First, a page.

The Public Square presents a post-screening featuring the film’s director and experts oncommunity conversation and organizing in Africa.
CHICAGO – – Join The Public Square, a program of the Illinois Humanities Council, and its partners for ascreening of the acclaimed documentary Milkingthe Rhino on Sunday, March 15th from 2:00 p.m. to 4:30 p.m. at the DuSable Museum of African American History (740E. 56th Place, Chicago). Thisprogram is free and open to the public. Reservations are required and can bemade by emailing email@example.com or by calling 312.422.5580.
Milking the Rhino offers a complex and intimateportrait of rural Africans at the forefront of community-based conservation. Africa is emerging from a history of "white man conservation"that displaced indigenous people, banned subsistence hunting, and fueledresentment. Now, a revolution in grassroots wildlife conservation is turningpoachers into protectors. Change, however, is not easy, and Milkingthe Rhino reveals the high stakes obstacles facing community conservationtoday.
Afterthe film, there will be a discussion focusing on community conservation andorganizing in Africa. The panelists are:
- Elizabeth Chadri, Program Officer, The John D. and Catherine T. MacArthur Foundation
- Jane Kimondo, Program Director, Crossroads Fund (moderator)
- David E. Simpson, Director of Milking the Rhino
- James Thindwa, Executive Director, Jobs with Justice
This program is presented in partnership with the DuSable Museum of African American History, Kartemquin Films, the Centerfor the Study of Race, Politics, and Culture at The University of Chicago, theCivic Knowledge Project at The University of Chicago, the Program on GlobalImpact at The University of Chicago, and The United Kenyans of Chicago.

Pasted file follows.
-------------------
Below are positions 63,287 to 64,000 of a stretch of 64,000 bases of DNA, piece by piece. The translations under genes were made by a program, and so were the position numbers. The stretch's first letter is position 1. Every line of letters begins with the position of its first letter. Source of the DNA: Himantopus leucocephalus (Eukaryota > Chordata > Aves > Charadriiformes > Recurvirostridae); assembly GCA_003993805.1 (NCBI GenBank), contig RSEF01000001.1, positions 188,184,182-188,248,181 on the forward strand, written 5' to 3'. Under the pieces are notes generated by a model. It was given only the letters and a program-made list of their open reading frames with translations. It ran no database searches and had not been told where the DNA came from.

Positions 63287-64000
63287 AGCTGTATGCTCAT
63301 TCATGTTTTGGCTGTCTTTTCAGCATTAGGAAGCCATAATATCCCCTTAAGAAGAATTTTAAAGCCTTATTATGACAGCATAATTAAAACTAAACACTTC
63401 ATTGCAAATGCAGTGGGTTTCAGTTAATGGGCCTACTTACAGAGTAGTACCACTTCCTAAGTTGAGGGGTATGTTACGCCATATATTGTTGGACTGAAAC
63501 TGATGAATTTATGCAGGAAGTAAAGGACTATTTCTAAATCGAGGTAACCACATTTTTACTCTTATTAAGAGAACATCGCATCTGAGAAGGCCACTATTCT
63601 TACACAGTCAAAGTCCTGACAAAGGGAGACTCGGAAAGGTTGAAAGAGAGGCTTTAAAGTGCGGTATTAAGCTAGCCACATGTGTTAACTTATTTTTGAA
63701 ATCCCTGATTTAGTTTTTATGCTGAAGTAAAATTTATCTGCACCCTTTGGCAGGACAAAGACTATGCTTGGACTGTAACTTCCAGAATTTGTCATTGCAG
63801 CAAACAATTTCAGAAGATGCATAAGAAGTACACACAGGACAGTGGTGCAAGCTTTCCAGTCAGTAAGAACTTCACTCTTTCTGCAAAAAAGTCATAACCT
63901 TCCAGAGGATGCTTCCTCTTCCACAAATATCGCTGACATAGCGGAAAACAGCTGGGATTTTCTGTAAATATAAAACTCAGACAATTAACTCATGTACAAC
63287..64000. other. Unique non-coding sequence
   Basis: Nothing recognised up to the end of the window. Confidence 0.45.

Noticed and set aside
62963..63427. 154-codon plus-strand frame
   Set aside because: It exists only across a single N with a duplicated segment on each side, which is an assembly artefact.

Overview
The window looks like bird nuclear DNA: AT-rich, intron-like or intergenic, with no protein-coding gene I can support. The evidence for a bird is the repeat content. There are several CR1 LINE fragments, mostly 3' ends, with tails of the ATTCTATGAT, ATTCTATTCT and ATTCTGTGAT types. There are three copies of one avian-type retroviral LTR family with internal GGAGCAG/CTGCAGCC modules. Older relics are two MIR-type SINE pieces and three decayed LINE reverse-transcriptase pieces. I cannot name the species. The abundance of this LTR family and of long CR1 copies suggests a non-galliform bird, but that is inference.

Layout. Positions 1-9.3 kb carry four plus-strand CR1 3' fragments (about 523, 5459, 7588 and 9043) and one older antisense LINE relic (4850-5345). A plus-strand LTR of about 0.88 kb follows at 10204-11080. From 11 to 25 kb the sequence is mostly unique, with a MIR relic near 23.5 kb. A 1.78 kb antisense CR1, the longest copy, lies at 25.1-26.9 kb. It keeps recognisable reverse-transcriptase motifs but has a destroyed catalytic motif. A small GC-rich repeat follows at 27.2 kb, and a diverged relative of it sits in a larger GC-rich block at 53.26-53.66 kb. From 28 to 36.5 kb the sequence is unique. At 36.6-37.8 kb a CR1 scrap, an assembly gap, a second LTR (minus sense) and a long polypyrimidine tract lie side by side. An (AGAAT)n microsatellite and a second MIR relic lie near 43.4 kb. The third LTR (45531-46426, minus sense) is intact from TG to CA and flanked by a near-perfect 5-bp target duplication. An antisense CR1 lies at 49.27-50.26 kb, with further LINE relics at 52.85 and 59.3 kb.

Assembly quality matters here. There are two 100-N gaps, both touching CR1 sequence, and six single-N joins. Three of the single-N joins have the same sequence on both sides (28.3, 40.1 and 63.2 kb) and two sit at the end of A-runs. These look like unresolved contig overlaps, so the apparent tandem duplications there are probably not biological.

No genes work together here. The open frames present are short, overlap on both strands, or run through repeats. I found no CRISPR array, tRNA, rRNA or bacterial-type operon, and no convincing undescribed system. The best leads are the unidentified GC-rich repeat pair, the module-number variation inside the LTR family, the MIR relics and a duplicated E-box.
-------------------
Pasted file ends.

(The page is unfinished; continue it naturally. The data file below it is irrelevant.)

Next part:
ABOUTTHE PUBLIC SQUARE
ThePublic Square, a program of the Illinois Humanities Council, fostersdebate, dialogue, and exchange of ideas about cultural, social, and politicalissues with an emphasis on social justice. Programs promote participatorydemocracy by creating space for public conversations.
Thisprogram is part of The Public Square’s "Civic Cinema" series. An exhilaratingseries of films, forums, and conversations, "Civic Cinema" uses the most exceptionally creative and engaging documentaryfilms of our times to help communities talk about pressing social issues. More information about The Public Square isavailable at www.prairie.org/publicsquare.
The Illinois Humanities Council (IHC) is anonprofit educational organization [501 (c) 3] dedicated to fostering a culture in which the humanities are a vital partof the lives of individuals and communities. Organized in 1973 as the state affiliate of the National Endowment forthe Humanities (NEH), the IHC creates programs and funds organizations thatpromote greater understanding of, appreciation for, and involvement in thehumanities by all Illinoisans,regardless of their economic resources, cultural background, orgeographic location. The IHC is supportedby state, federal, and private funds.
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